Neil Roberts makes wine in Templeton, in the heart of the Paso Robles AVA.  His 2011 Viognier ($18) offers more fruit than flowers and the 2011 Grenache Blanc ($20) pits wonderful fruit against magnificent salinity.  His 2009 Syrah ($25) is gorgeous.

Cornerstone Cellars
The Napa Valley winery is becoming as well-known for their everyday line, Stepping Stone, as for their top-shelf Cabs.  The 2012 Corallina Rosé of Syrah has beautiful acidity and great fruit expression.

Derby Wine Estates
The Paso producer poured a white blend, the 2010 "Fifteen 10," ($24) that shows Roussanne, Marsanne, Grenache Blanc and Picpoul Blanc in a floral and savory setting.  The 2009 "Fifteen 10 Red" ($28) adds Counoise to the GSM blend for a bright and tart pleasure.  Derby's 2009 Petite Sirah ($26) is dark and deep with lip-smacking grip.

Donelan Wines
From Santa Rosa, Donelan's 2010 red blend "Cuvée Moriah" ($40) is heavy on the Grenache and surprisingly light and breezy.  A great, funky nose defines their 2010 Syrah from Walker Vine Hill Vineyard ($45) with lots of blue fruit following on the palate.

J. Lohr Vineyards and Wines
They poured mainly their Gesture line of Paso Robles wines.  Flowers and peaches on the 2012 Viognier ($25) while the 2012 Rosé of Grenache ($18) is a dry strawberry delight.  The 2012 white blend ($25) combines Roussanne, Viognier and Grenache Blanc with great lime and almond notes.  Brilliant cherry flavor lights up their 2011 Syrah ($30) and the 2011 Petite Sirah has licorice, dark fruit and great acidity.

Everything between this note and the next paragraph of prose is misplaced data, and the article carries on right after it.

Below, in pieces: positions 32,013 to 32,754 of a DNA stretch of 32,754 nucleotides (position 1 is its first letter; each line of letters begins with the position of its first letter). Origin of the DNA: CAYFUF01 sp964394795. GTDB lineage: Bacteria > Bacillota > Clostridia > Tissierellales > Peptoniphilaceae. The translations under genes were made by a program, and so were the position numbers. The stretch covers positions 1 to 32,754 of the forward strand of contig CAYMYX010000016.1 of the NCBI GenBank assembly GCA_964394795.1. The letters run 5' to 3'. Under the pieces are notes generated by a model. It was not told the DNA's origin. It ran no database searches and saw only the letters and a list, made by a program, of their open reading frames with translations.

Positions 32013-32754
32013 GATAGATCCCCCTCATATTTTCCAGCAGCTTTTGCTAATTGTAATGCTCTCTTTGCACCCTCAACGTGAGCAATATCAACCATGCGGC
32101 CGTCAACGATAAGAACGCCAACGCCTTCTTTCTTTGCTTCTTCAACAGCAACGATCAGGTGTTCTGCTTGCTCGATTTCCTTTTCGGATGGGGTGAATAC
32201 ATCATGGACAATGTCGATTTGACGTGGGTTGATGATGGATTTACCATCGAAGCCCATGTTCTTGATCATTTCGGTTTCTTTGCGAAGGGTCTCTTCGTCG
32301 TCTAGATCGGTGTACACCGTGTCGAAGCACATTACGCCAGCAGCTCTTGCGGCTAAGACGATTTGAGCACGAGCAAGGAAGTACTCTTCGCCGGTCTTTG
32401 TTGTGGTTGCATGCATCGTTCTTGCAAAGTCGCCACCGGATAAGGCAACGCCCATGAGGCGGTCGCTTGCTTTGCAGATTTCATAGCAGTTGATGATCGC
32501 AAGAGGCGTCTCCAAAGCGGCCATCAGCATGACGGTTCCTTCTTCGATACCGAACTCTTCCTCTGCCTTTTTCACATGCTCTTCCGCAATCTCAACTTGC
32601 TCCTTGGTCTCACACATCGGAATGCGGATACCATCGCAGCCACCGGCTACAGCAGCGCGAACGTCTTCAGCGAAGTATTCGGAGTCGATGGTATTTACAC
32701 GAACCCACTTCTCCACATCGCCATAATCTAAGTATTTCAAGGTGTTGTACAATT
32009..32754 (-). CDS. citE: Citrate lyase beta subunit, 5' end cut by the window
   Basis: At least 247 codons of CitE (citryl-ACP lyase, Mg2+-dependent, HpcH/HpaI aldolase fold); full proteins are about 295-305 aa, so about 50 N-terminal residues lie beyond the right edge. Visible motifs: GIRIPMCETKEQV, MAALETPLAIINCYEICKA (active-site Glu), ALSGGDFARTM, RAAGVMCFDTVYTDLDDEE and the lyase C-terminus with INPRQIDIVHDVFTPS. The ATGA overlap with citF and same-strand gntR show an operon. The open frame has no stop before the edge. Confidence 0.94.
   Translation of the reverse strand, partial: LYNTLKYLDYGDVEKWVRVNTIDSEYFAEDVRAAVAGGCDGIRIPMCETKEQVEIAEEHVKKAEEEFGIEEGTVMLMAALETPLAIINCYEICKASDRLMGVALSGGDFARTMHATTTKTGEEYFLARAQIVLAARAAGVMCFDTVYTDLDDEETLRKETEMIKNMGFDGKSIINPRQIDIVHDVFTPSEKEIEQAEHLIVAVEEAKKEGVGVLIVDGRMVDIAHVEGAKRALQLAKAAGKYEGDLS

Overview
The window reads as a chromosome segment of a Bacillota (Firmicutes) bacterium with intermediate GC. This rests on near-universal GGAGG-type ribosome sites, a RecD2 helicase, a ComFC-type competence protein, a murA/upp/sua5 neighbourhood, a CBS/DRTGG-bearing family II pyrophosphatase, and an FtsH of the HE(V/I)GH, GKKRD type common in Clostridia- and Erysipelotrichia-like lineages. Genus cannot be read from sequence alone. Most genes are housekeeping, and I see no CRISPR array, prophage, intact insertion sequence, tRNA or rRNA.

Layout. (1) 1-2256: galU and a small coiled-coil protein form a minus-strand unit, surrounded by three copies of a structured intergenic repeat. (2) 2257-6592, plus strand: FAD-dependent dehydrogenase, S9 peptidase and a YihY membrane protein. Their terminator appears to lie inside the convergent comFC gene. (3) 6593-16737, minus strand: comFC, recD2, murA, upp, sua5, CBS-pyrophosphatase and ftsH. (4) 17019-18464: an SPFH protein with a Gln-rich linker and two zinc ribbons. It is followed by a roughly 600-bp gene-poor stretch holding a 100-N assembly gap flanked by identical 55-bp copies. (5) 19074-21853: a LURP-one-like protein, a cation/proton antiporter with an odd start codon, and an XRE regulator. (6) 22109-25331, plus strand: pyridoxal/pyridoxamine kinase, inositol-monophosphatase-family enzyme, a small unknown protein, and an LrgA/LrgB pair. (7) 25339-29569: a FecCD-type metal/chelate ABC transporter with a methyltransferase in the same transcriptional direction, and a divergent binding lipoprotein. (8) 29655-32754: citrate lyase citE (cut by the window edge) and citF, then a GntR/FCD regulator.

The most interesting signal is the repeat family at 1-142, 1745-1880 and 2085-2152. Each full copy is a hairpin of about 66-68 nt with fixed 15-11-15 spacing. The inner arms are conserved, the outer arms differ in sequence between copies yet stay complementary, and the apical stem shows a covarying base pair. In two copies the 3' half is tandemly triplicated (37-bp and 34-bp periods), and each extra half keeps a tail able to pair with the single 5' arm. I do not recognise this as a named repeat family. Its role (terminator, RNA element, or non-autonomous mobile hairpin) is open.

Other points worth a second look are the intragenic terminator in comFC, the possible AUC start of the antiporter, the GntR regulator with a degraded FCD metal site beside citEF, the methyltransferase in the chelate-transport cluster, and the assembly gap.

Kale Wines
Kale Anderson (left) poured a brilliant 2012 rosé ($22) made from Sonoma County Syrah and a straight up 2009 Syrah ($40) from Alder Springs Vineyard in Mendocino County.  There's a 10% splash of Viognier in it and it is lush with a great herbal edge.

Using fruit from several vineyards in Paso's Westside, the 2008 Syrah ($28) gives eucalyptus notes while their two red blends, "Osiris" ($32) and "Morpheus" ($36) are bright Grenache-based wines.

Larner Vineyard and Winery
Estate fruit from Santa Barbara County's Santa Ynez Valley make up the Michael Larner (right) offerings.  The 2011 Viognier ($28) has a delightful savory aspect and their 2009 Grenache ($40) is pure cherry.  Larner's 2009 Reserve Syrah ($65) utilizes stem inclusion - fermenting the grapes stems and all - for an herbal tone and greater tannic structure.

Mira Winery
This Napa producer recently experimented with aging bottled wine under the sea.  They were so intrigued by the results, they have plans to age more wine - pre-bottling - beneath the waves in September.  Gustavo Gonzales poured his 2009 Hyde Vineyard Syrah ($48) full of dark fruit, slight funk and racy acidity.

Mitchella Vineyard and Winery
This Paso outfit ages their 2012 Grenache Blanc ($24) half in steel and half in neutral oak.  Great freshness and a beautiful finish are remarkable.  Their 2012 Viognier ($22) has a nutty edge and the 2010 "Shameless" red blend ($28) is a GSM with the Grenache and Mourvèdre cofermented.

Pomar Junction Vineyard and Winery